Unrevolutionary, not unimportant

Maisie Mould makes the case for the significance of voting yes/yes on March 8

On the 8 March 2024, Irish citizens will be asked to vote on two referendums. The goal: to make Ireland more inclusive and protective of those previously neglected by the constitution. If passed, the definition of family in articles 41.1.1 and 41.3.1 will be expanded, and gender-specific language relating to women in the home in articles 41.2.1 and 41.2.2 will be replaced with new article 42b. 

The Family Amendment seeks to bring positive changes for many thousands of people in Ireland. However, it seems that there is nothing inherently revolutionary about this referendum. The constitution is running to catch up with the realities of contemporary Irish life.  

The typical nuclear family structure idealised by the Catholic Church is not, and has not been for a long time, the only existing model in Irish society. Of course, this model is still quite common and perfectly acceptable, but a range of others exist alongside it, and room must be made for them within the constitution. According to the Irish Times, over 40% of children born this year are in nonmarital families. The current wording of the constitution marginalises those whose familial structure is not based on marriage, such as single-parent households and long-term cohabiting partners. 

On Monday 22 January, the Supreme Court ruled unanimously that the law preventing Mr. O’Meara, father of three, from getting a widow’s pension, was unconstitutional. Due to s.124 of the Social Welfare Consolidation Act 2005, which confines the pension to widows, widowers, divorced persons and civil partners, Mr. O’Meara was barred from receiving the pension as he had not been married to his partner before she died. This of course affects the three children of that family too, and goes to show that maintaining equal rights for children under the law that are not based on the marital status of their parents is of the utmost importance. Any contradiction of this idea is reminiscent of an Ireland of the past, one that had to campaign extensively for the abolishment of the status of illegitimacy, achieved at long last in 1987.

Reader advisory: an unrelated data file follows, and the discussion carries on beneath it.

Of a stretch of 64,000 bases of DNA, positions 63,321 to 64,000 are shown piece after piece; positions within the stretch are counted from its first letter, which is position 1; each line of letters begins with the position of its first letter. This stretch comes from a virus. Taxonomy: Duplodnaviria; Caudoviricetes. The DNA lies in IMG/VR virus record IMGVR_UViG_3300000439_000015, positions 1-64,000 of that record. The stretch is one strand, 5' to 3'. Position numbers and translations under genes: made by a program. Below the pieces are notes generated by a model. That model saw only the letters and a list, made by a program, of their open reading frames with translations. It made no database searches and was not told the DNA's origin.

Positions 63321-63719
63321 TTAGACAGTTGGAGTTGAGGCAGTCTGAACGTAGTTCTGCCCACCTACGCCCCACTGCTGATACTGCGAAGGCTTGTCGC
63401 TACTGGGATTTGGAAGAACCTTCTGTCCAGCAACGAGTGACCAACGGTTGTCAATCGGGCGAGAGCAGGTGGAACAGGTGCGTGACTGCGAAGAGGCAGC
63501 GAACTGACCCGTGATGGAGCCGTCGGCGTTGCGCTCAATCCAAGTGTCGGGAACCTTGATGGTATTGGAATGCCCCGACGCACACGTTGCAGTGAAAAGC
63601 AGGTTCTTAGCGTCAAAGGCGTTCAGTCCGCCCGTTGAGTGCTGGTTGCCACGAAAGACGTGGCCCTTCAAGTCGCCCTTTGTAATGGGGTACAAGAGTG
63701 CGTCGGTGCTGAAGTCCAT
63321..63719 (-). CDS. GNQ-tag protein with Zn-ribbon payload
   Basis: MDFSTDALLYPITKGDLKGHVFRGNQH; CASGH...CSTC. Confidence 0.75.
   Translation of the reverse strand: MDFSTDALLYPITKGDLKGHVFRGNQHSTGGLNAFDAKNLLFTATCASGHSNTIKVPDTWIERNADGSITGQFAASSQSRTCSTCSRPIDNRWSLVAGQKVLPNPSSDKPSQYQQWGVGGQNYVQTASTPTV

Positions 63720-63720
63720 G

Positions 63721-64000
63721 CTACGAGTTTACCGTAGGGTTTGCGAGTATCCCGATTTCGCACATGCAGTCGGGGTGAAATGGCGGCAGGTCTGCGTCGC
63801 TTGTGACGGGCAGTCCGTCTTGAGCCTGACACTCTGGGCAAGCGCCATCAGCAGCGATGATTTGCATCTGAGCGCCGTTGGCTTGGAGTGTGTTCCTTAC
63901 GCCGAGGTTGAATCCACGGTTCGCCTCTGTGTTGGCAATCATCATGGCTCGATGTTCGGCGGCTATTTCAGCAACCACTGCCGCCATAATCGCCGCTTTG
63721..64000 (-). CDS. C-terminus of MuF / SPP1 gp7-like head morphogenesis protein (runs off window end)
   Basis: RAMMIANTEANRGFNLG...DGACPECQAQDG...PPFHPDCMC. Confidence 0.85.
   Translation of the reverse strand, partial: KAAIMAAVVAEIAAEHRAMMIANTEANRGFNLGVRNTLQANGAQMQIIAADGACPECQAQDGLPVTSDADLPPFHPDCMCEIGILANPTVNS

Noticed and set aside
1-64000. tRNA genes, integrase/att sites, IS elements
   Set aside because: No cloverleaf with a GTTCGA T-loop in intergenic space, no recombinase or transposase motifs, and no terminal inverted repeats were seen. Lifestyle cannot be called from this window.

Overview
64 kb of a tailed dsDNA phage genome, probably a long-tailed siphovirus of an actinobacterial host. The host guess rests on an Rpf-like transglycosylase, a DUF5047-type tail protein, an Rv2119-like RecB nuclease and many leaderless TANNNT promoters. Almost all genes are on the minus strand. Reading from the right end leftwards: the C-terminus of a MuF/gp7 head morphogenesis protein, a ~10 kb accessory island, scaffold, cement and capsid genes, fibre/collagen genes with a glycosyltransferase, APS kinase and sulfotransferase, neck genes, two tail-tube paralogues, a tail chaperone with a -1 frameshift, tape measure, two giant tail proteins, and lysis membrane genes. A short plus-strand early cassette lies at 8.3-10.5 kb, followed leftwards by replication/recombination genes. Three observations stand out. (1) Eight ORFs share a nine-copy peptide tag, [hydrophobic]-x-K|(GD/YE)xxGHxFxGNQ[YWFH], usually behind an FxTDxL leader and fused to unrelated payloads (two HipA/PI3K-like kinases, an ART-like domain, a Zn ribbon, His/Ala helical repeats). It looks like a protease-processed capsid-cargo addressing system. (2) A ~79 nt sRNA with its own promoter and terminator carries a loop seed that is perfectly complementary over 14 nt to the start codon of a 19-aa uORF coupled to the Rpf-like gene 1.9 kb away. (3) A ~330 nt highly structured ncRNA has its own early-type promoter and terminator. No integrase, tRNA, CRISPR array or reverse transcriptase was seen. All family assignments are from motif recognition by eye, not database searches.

Should Ireland vote a majority of ‘yes’, then the language of the constitution will be changed to include, in the words of Minister for Children Roderick O’Gorman, “the diversity of family in Ireland today”, and will pave the way for more significant changes in the future. 

The Care Amendment, like the other, seems like a long overdue change to reflect a well-established societal reality. Since the current article came into being almost ninety years ago, it’s effect has simply been to signify archaic views of a woman’s rightful duties, rather than actually offer any real support. The amendment aims to recognise that the role of caretaker is not gender-specific, and may be taken on by anyone. It also takes a further step, in pushing the State to offer increased tangible support for family care. 

On a university level, political opinions are widely very liberal, and it appears that most people are in agreement on the positive nature of a ‘yes yes’ vote. It is easy to forget the presence of right-wing politics in Ireland that are decidedly against the changes proposed by the referendum. It is of vital importance that citizens show up to the ballot boxes on the 8 March to make their votes count, and ensure that these positive steps are taken. 

Disinformation is rife, so for further information about the referendum, visit reliable sources such as the Citizens Information website, or reputable news outlets like the Irish Times or the Journal.

Maisie Mould

Maisie Mould is a copy editor and contributing writer for Trinity News and is currently in her Senior Fresh year of English Literature and French.